• The bolts provided by Zenith (AN 4s) are slightly oversize for the four predrilled holes in the main gear. Dumb question..... Drill or ream the holes to take AN 4 bolts or press for the AN bolts provided.

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Ream is preferred but if careful, drilling is fine.

Before you mount them, though, check the bolt lengths. You didn't spec what you're building, but on my Cruzer (Nov 17 purchase) the bolts were juuuuust a bit too short to allow required 2 threads to show above the nut.  I had to buy the next size up bolts.

Thanks Carl,  will get a reamer and check bolt length.  Building a 650.

If the bolt is just a tiny bit short of the two threads required you can sometimes change from a standard washer to a light washer to gain the small bit that you need.  Just another possible option......

Not that it really matters, but in the interest of accuracy:

Hi, Ken;

Please realize I'm smiling while I type this; I'm just having some fun and taking nomenclature to a stupid level. 

You cite an ADVISORY circular.  From the Construction STANDARDS written by Chris Heinz, he spec's TWO threads.  So I'll see your AC and raise you a standards.  ;-)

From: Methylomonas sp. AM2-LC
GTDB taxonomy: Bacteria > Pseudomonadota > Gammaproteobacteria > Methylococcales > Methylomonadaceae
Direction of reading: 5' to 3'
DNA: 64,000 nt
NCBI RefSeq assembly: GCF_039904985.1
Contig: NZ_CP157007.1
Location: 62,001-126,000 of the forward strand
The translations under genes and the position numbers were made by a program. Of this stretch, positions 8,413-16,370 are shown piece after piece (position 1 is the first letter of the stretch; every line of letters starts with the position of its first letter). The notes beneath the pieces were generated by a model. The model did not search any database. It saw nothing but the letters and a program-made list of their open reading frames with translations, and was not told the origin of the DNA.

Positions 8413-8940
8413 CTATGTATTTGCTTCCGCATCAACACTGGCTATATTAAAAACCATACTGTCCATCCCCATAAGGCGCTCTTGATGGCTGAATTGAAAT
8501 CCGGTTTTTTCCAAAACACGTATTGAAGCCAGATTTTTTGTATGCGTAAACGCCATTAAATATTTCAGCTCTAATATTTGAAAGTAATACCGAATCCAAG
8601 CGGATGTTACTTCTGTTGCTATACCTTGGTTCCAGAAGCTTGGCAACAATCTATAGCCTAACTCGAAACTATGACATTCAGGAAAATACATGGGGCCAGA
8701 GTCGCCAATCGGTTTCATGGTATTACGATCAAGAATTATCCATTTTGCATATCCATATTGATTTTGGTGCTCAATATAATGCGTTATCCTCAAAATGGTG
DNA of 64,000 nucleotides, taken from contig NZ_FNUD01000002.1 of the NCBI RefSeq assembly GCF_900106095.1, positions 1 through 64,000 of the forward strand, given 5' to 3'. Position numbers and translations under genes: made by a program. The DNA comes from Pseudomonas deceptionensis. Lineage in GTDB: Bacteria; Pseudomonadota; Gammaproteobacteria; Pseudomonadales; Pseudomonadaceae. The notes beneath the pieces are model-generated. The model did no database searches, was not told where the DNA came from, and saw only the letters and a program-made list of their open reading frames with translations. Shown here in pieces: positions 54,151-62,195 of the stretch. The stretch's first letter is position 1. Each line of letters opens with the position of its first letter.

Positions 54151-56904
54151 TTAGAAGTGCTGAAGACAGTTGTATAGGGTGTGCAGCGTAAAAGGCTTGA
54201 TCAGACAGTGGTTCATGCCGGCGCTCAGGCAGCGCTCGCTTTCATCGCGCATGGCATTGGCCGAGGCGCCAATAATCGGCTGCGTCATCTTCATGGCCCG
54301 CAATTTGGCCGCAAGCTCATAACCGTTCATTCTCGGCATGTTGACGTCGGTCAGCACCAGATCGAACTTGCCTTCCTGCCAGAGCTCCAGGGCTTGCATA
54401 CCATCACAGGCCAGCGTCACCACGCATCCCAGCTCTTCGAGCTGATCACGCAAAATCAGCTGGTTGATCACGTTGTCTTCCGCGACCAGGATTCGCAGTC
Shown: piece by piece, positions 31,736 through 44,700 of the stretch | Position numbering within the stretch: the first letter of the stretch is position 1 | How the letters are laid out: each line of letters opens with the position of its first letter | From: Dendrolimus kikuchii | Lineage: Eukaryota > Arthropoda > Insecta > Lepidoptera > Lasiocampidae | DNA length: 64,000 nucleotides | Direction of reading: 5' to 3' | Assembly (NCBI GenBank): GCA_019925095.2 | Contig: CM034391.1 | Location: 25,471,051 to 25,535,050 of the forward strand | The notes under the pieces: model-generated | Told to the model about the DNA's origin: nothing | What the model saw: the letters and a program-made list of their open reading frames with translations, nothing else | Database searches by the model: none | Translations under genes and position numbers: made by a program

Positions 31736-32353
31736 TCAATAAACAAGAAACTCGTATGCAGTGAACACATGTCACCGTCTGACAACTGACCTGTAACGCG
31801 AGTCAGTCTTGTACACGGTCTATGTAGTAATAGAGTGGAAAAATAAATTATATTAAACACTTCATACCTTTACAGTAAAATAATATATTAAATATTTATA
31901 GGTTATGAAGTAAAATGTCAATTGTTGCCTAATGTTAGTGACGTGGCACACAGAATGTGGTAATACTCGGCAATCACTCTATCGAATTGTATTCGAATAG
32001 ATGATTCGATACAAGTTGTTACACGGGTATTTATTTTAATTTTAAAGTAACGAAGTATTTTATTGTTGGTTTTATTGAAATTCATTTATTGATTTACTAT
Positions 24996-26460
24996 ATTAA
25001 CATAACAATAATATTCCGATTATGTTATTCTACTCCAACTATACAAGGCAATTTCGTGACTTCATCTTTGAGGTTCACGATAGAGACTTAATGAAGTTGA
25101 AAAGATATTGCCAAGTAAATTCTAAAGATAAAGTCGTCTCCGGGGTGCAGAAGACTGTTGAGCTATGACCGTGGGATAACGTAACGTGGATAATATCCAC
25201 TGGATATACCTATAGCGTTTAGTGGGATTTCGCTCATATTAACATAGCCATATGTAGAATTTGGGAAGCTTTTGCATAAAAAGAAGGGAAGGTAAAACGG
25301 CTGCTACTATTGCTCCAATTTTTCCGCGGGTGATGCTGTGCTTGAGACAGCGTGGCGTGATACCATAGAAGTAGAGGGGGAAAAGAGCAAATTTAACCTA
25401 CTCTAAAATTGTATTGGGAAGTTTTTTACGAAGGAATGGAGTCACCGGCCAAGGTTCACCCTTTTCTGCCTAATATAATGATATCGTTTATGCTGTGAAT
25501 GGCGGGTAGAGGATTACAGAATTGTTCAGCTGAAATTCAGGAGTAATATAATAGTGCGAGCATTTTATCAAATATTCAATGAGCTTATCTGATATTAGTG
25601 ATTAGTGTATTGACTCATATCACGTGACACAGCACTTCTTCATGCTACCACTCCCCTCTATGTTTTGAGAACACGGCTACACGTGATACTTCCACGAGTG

I beg to differ. I quoted THE BIBLE.

But in this context an AC is guidance, not a requirement. When you purchased your kit, Zenith stresses to follow the plans and their standards over others referemces. Zenith *requires* two threads.

And from the AC43-13 description page on the FAA website, "This advisory circular (AC) contains methods, techniques, and practices acceptable to the Administrator for the inspection and repair of nonpressurized areas of civil aircraft, only when there are no manufacturer repair or maintenance instructions. " 

Note the last part of the sentence. Zenith provides standards and instructions, so they trump the AC.

I'll confuse this a little further.....  

At what position must there be one or two threads showing?

Once a single thread just emerges from the stop nut, one would need to rotate another 360 degrees for one thread to be visible for 360 degrees around the stop nut.  If one did this, and therefor displayed one thread all the way around the nut, wouldn't that lead to two threads being visible at the place where the first thread emerged (but not all the way around the nut)?

Okay. You win. Never really believed in The Bible anyway.

One thing I forgot to mention earlier, Byers, is that if you are mounting wheel pants, you'll be placing the shim for the inner mounting plate between the caliper and the MLG.  Please realize I'm building a 750 and you have a 650, so I'm completely ignorant of YOUR plans. This may not even apply, or you may not be using the fairings.

No pants for my 650.  But will ensure two threads exposed on the end of the bolt having added at least one washer under the nut .  I think that complies with the construction standards. 


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